To reduce the viral load more effectively in the lung, the team developed an inhalable formulation of the SARS-CoV-2 neutralizing antibody binding to a conserved epitope on the Spike protein, ensuring pan-neutralizing properties.
Nebulization is not an unambiguous process, meaning the outcome differs from molecule to molecule. Similar to the current use of intravenous vaccines, the results may vary depending on the amount of antibodies produced by the individual’s immune system.
However, administration of this antibody via a vibrating mesh nebulization device retained antibody integrity and resulted in effective distribution of the antibody in the upper and lower respiratory tract of non-human primates (NHP).
Meaning in comparison with intravenous administration, significantly higher antibody concentrations can be obtained in the lung, resulting in highly effective reduction in viral load post SARS-CoV-2 challenge.
In even simpler terms, this means that the antibodies spread more effectively through the upper and lower airways and compared to administering into the vein.
As shown on Figure 6, nebulization for antibody delivery, has a higher yield of antibodies in the lungs. Squares present antibodies found using the intravenous method, triangles using nebulization.
This approach may reduce the barriers of access and uptake of antibody therapeutics in real-world clinical settings. And more, provide a more effective blueprint for targeting existing and potentially emerging respiratory tract viruses.
Icosagen is focused on reaching scientific breakthroughs that could positively impact medical well-being and has worked on anti-Covid research since 2020.
Despite the attention to COVID-19 having subsided, the risk of the virus reemerging or mutating to other potentially lethal variants is enough to deem the research relevant even today.
“The emergency situation of the pandemic is over, but I received an unexpected reminder last week that the virus is still out there by getting hit by it a second time now.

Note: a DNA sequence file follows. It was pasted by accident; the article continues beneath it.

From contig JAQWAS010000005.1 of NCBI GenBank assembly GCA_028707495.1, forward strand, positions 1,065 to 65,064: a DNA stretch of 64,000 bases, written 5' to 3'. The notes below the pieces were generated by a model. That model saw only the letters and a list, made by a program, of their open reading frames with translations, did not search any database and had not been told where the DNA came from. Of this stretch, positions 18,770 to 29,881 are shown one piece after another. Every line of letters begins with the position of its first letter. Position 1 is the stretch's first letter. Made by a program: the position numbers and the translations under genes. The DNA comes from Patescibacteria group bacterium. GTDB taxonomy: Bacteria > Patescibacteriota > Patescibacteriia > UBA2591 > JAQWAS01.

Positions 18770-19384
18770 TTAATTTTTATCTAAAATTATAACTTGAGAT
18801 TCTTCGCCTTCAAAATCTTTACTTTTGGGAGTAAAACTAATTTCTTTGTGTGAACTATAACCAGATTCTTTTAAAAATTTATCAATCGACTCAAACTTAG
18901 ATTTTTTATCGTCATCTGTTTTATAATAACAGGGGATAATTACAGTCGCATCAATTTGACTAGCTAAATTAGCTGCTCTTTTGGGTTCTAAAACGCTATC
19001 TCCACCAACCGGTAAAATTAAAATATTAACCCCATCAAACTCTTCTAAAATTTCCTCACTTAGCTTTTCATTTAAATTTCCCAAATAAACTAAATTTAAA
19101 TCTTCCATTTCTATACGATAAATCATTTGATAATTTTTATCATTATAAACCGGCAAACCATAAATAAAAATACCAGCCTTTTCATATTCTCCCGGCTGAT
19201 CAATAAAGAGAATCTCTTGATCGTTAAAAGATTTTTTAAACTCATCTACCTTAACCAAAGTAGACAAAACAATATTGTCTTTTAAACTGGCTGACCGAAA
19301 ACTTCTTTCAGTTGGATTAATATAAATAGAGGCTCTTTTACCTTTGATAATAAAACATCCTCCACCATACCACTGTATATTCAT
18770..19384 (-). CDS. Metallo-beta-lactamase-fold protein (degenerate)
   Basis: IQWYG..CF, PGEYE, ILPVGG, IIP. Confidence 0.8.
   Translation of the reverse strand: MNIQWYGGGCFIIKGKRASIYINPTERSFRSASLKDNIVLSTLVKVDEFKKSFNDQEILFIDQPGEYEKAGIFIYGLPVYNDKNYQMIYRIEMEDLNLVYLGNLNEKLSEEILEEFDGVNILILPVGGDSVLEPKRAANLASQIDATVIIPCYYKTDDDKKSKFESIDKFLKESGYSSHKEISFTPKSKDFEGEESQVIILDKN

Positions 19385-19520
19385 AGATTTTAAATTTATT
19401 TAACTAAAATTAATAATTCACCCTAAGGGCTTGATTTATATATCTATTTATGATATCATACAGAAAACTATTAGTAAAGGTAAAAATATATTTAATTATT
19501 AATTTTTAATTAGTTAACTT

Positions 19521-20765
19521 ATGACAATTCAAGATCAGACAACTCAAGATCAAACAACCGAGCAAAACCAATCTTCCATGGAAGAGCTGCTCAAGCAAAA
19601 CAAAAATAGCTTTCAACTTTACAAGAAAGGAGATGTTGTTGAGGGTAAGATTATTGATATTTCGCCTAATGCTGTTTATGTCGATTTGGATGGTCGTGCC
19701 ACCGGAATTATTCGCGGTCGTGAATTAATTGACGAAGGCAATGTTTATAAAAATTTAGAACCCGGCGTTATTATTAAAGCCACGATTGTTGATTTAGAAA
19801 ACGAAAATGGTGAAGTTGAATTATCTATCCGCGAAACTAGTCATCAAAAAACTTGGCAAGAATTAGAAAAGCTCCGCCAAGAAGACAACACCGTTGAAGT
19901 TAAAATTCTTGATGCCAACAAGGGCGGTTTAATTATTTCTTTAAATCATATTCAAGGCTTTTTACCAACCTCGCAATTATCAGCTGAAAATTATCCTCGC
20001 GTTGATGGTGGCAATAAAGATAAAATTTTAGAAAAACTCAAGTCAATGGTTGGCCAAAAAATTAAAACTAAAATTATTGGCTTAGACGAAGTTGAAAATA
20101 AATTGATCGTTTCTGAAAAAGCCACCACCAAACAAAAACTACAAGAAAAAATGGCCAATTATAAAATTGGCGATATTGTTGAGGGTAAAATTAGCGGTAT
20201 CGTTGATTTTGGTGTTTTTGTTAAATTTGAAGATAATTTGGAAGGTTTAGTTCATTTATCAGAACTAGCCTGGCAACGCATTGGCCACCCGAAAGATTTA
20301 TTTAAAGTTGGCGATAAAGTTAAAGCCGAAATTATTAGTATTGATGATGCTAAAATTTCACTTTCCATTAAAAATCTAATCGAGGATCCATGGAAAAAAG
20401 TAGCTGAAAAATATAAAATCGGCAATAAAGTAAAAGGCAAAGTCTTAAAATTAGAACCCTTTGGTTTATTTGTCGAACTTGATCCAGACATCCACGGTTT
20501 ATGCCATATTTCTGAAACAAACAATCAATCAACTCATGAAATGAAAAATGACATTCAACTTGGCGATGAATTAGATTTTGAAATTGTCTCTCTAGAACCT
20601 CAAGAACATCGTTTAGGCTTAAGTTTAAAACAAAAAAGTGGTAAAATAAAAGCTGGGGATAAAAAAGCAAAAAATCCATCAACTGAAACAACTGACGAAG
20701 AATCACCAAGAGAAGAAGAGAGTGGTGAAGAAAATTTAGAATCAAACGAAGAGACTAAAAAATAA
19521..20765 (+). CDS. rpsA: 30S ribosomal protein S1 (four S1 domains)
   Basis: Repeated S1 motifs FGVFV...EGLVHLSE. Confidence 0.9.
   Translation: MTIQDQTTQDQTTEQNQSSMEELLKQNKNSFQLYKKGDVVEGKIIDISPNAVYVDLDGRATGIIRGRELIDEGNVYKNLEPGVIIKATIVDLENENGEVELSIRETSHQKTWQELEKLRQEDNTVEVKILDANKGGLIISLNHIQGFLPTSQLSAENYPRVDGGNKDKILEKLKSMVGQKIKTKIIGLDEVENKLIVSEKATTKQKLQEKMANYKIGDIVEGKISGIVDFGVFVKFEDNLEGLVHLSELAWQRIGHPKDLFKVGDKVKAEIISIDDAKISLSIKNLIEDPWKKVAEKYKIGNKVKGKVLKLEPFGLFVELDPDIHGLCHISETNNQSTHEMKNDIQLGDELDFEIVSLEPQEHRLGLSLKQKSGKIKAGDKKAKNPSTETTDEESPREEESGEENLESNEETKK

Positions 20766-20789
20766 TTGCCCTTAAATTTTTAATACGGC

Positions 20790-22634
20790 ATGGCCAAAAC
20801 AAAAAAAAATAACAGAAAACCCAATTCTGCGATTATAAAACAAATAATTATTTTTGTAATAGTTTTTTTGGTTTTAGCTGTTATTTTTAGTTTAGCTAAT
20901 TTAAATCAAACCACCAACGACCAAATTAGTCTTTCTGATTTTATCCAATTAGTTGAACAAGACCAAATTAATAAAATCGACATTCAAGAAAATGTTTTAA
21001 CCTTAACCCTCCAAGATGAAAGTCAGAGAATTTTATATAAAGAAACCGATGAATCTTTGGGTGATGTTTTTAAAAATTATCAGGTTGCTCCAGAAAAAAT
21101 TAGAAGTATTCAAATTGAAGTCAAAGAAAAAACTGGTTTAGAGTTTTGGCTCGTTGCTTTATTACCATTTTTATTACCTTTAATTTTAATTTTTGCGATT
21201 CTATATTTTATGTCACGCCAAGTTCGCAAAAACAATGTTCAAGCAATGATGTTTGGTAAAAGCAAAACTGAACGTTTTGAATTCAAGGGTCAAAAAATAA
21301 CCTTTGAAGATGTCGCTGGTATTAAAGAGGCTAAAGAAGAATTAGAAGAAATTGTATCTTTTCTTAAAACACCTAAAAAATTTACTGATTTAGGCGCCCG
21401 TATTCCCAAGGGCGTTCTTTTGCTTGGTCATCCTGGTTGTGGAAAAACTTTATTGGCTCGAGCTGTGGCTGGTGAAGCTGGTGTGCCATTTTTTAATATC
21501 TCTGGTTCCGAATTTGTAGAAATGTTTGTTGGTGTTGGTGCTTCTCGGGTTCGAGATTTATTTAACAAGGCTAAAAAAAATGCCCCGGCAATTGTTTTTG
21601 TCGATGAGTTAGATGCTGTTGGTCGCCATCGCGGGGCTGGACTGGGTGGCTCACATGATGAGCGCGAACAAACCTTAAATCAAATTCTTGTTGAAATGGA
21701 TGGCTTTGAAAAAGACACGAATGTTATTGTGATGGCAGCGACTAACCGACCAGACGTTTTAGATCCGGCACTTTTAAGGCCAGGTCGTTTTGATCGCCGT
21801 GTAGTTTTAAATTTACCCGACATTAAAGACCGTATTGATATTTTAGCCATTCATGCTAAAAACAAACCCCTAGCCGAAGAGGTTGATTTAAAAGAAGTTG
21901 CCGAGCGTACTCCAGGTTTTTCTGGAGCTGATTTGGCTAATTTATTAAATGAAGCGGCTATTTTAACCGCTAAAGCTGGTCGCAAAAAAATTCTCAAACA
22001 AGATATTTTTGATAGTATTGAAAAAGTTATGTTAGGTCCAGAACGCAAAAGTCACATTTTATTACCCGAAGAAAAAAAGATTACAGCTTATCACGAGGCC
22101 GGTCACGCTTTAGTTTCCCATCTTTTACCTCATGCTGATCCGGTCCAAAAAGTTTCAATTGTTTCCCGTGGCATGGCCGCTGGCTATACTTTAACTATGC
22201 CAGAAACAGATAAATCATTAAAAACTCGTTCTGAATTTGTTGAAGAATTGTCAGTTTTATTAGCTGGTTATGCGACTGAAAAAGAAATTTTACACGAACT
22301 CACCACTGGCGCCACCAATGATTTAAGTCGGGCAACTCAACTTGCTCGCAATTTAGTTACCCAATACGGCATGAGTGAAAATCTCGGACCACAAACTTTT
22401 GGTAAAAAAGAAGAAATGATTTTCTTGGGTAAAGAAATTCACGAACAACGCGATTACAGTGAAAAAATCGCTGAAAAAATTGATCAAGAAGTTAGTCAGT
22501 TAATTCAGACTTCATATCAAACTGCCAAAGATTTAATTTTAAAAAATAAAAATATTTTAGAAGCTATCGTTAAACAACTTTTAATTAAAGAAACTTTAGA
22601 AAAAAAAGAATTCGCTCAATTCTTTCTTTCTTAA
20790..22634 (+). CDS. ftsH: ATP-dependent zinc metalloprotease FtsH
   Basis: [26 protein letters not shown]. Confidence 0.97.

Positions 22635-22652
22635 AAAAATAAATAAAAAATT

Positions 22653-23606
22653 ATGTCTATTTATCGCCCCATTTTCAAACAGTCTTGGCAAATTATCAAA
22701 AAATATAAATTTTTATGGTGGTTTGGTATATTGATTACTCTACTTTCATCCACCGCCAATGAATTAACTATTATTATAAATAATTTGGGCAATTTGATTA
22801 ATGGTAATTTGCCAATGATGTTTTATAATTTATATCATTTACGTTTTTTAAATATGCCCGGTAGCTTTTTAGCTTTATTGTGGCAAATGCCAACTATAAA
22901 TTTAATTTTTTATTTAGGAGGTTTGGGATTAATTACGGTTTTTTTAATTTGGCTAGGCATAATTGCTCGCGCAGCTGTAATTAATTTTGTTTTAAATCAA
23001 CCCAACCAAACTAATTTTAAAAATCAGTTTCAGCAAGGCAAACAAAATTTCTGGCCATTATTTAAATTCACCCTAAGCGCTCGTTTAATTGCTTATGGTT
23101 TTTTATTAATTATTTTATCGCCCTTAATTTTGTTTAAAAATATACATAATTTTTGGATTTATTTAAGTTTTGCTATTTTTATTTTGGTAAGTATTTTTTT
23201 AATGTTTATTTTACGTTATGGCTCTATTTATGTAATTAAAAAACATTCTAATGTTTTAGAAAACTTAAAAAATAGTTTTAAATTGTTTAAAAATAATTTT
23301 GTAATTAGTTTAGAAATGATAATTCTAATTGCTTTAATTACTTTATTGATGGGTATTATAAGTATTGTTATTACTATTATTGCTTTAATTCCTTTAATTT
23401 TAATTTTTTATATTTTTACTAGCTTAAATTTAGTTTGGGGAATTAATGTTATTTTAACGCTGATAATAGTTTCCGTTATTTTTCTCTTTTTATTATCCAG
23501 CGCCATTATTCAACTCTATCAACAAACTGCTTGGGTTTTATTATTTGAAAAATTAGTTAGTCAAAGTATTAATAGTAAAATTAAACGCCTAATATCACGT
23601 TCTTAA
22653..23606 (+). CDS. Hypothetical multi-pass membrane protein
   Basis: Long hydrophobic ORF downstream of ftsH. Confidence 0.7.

While I was luckily non-functional for only a couple of days and recovered fast, there are populations for which the virus can cause significant morbidity and mortality,” commented our Chief Scientific Officer Mart Ustav Jr. on his LinkedIn post.
Scientific breakthroughs and keeping an innovative mindset is the key to advancing technologies. Whether to fight against COVID-19 or other future respiratory viral threats through pioneering research and collaborations with the global scientific community.
"While I was luckily non-functional for only a couple of days and recovered fast, there are populations for which the virus can cause significant morbidity and mortality"
However, it's important to know that this project has been a team effort.
“The scientific know-how our collaborators have is amazing. This study has been long in the works and the results show effort,” said our researcher and project leader Paule Hermet.
Thank you again, CEA, University of Toronto, University of Tartu, York University, Norwegian University of Science and Technology (NTNU), Derek Wilson, Roger Le Grand, Benoit Delache, Cécile Hérate, Eva Žusinaite, Denis Kainov, Andres Merits and Oliver Ernst.
And, of course, our Icosagen team - antibody discovery team led by Gaily Kivi and our researcher Paule Hermet.
To get a more detailed look at the publication at hand, click here.
Written by HERMET P., DELANCHE B., HERATE C., WOLF E., KIVI G., JURONEN E., MUMM K., ŽUSINAITE E., KAINOV D., SANKOVSKI E., VIRUMÄE K., PLANKEN A., MERITS A., BESAW J. E., YEE A. W., MORIZUMI T., KIM K., KUO A., BERRICHE A., DEREUDDRE-BOSQUET N., SCONOSCIUTI Q., NANINCK T., RELOUZAT F., CAVARELLI M., USTAV M., WILSON D., ERNST O. P., MÄNNIK A., LEGRAND R., USTAV JR M. | Edited by ICOSAGEN STAFF | Publication
 Yu Tzu-Hui, Mei, Yung-Yui., Tseng, Yufeng Jane. "Biopharma innovation trends during COVID-19 and beyond: an evidence from global partnerships and fundraising activities, 2011-2022". Globalization and Health, no. 19 (August 2023): 17.